• 25. Gathering the Evidence• Take all necessary measures to avoid damaging the evidence – Place the evidence in a secure container• Complete the evidence custody form• Transport the evidence to the computer forensics lab• Create forensics copies (if possible)• Secure evidence by locking the container Management & Science University © FISE
  • 26. Understanding Bit-stream Copies• Bit-by-bit copy of the original storage medium• Exact copy of the original disk• Different from a simple backup copy – Backup software only copy known files – Backup software cannot copy deleted files or e- mail messages, or recover file fragments Management & Science University © FISE
  • 27. Understanding Bit-stream Copies (continued)• A bit-stream image file contains the bit-stream copy of all data on a disk or partition• Preferable to copy the image file to a target disk that matches the original disk’s manufacturer, size, and model Management & Science University © FISE
  • 28. Understanding Bit-stream Copies (continued) Management & Science University © FISE
  • 29. Creating a Forensic Boot Floppy Disk• Goal is not to alter the original data on a disk• Preferred way to preserve the original data is to never examine it – Make forensic copies – Create a special boot floppy disk that prevents OS from altering the data when the computer starts up – Windows 9x can also alter other files, especially if DriveSpace is implemented on a file allocation table (FAT) 16 disk Management & Science University © FISE
  • 30. Assembling the Tools for a Forensic Boot Floppy Disk• Tools: – Disk editor such as Norton Disk Edit or Hex Workshop – Floppy disk – MS-DOS OS – Computer that can boot to a true MS-DOS level – Forensics acquisition tool – Write-block tool Management & Science University © FISE
  • 31. Assembling the Tools for a Forensic Boot Floppy Disk (continued)• Steps: – Make the floppy disk bootable – Update the OS files to remove any reference to the hard disk (using Hex Workshop or Norton Disk Edit) • Modify the file on the floppy disk • Modify the Io.sys file on the floppy disk – Add computer forensic tools – Test your floppy disk – Create several backup copies Management & Science University © FISE
  • 32. Assembling the Tools for a Forensic Boot Floppy Disk (continued) Management & Science University © FISE
  • 33. Retrieving Evidence Data Using a Remote Network Connection • Bit-stream image copies can also be retrieved from a workstation’s network connection • Software: – SnapBack – EnCase – R-Tools • Can be a time-consuming process even with a 1000-Mb connection • It takes less using a NIC-to-NIC connection Management & Science University © FISE
  • 34. Copying the Evidence Disk• A forensic copy is an exact duplicate of the original data• Create a forensic copy using: – MS-DOS – Specialized tool such as Digital Intelligence’s Image • First, create a bit-stream image • Then, copy the image to a target disk Management & Science University © FISE
  • 35. Creating a Bit-stream Image with FTK Imager• Start Forensic Toolkit (FTK) Imager by double- clicking the icon on your desktop• Click File, Image Drive from the menu; insert floppy disk labeled “Domain Name working copy #2”• In the dialog box that opens, click the A: drive to select a local drive, then click OK Management & Science University © FISE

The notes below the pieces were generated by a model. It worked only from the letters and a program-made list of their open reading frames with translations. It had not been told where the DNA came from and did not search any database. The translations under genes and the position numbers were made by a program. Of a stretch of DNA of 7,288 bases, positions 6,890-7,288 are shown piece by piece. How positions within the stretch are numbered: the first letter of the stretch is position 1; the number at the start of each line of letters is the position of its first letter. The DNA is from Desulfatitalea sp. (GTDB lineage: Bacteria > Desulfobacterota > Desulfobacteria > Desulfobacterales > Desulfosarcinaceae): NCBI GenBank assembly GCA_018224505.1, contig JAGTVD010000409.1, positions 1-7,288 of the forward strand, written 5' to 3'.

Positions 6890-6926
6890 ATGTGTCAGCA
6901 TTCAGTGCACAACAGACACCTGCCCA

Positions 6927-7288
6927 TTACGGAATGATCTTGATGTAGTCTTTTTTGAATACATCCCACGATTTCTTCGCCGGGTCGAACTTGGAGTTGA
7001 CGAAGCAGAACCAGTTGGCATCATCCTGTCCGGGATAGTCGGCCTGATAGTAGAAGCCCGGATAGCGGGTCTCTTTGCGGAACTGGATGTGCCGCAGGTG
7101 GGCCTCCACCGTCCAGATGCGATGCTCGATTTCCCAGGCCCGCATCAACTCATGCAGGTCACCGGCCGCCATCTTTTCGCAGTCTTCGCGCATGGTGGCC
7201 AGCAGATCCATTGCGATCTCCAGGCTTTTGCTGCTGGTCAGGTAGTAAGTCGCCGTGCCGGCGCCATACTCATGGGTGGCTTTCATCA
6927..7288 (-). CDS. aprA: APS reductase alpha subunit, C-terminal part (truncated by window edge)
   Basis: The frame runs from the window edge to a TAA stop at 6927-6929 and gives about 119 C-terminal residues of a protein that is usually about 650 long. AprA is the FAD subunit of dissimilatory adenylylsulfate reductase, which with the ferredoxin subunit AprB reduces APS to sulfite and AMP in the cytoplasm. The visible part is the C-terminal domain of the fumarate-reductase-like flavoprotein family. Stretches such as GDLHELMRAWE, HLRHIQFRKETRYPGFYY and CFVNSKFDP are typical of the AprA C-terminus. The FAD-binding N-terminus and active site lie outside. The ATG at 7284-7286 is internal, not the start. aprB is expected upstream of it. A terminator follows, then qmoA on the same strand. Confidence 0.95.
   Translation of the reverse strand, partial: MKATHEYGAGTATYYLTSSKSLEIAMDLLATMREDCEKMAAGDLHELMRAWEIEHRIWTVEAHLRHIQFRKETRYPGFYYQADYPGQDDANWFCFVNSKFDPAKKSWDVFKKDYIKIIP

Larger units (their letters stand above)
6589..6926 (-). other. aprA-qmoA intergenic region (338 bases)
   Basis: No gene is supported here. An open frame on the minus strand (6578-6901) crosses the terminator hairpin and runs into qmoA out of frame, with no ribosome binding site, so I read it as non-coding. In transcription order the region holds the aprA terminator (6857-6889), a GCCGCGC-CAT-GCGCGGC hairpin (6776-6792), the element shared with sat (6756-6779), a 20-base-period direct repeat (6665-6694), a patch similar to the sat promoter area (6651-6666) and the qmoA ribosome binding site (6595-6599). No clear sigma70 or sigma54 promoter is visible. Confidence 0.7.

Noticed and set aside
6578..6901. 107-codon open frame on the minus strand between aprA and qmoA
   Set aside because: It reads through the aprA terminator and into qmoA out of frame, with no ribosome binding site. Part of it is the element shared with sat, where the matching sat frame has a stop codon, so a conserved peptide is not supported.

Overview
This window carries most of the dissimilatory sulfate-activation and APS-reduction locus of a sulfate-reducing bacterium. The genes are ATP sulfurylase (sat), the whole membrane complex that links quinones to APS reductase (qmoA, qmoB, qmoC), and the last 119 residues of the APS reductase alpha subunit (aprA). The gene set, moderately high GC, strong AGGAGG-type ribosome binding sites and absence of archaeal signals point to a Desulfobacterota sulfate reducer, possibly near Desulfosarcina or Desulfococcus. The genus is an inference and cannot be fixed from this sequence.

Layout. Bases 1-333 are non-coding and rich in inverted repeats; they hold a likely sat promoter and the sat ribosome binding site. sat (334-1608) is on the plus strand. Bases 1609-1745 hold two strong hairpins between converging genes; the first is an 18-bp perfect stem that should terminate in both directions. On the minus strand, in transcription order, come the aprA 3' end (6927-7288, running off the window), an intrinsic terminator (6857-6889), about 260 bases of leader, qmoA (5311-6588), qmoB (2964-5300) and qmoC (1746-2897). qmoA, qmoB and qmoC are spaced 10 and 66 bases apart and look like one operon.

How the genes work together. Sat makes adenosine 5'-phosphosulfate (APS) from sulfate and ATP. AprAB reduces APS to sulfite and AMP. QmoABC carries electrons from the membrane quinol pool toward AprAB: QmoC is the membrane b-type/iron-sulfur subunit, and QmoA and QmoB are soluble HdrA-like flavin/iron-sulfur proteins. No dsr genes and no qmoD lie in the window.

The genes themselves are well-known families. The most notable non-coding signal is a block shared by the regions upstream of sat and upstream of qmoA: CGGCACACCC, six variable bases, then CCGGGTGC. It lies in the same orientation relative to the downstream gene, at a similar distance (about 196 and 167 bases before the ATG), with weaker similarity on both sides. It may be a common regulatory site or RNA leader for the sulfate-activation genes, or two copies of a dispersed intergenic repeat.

• 36. Creating a Bit-stream Image with FTK Imager (continued)• A wizard walks you through the steps – Accept all the defaults – Specify the destination folder – If necessary, create a folder called Forensics Files – Name the file Bootimage.1 Management & Science University © FISE
  • 37. Analyzing Your Digital Evidence• Your job is to recover data from: – Deleted files – File fragments – Complete files• Deleted files linger on the disk until new data is saved on the same physical location• Tools: – Digital Intelligence’s DriveSpy – AccessData’s FTK Management & Science University © FISE
  • 38. Analyzing Your Digital Evidence (continued)• DriveSpy is a powerful tool that recovers and analyzes data on FAT12, FAT16, and FAT32 disks – Can search for altered files and keywords• FTK is an easy-to-use GUI application for FAT12, FAT16, FAT32, and new technology file system (NTFS) disks – FTK Imager – Registry Viewer – Password Recovery Toolkit Management & Science University © FISE
  • 39. Analyzing Your Digital Evidence (continued) Management & Science University © FISE
  • 40. Analyzing Your Digital Evidence (continued) Management & Science University © FISE
  • 41. Completing the Case• You need to produce a final report – State what you did and what you found• You can even include logs from the forensic tools you used• If required, use a report template• The report should show conclusive evidence that the suspect did or did not commit a crime or violate a company policy Management & Science University © FISE
  • 42. Critiquing the Case• Ask yourself the following questions: – How could you improve your participation in the case? – Did you expect the results you found? – Did the case develop in ways you did not expect? – Was the documentation as thorough as it could have been? Management & Science University © FISE
  • 43. Critiquing the Case (continued)• Questions continued: – What feedback has been received from the requesting source? – Did you discover any new problems? What are they? – Did you use new techniques during the case or during research? Management & Science University © FISE
  • 44. Summary• Use a systematic approach to investigations• Plan a case by taking into account: – Nature of the case – Case requirements – Gathering evidence techniques• Do not forget that every case can go to court• Apply standard problem-solving techniques Management & Science University © FISE
  • 45. Summary (continued)• Keep track of the chain of custody of your evidence• Create bit-stream copies of the original data• Use the duplicates whenever possible• Some tools: DriveSpy and Image, FTK, MS-DOS commands• Produce a final report detailing what you did and found Management & Science University © FISE
  • 46. Summary (continued)• Always critique your work as a way of improving it• Apply these lessons to future cases Management & Science University © FISE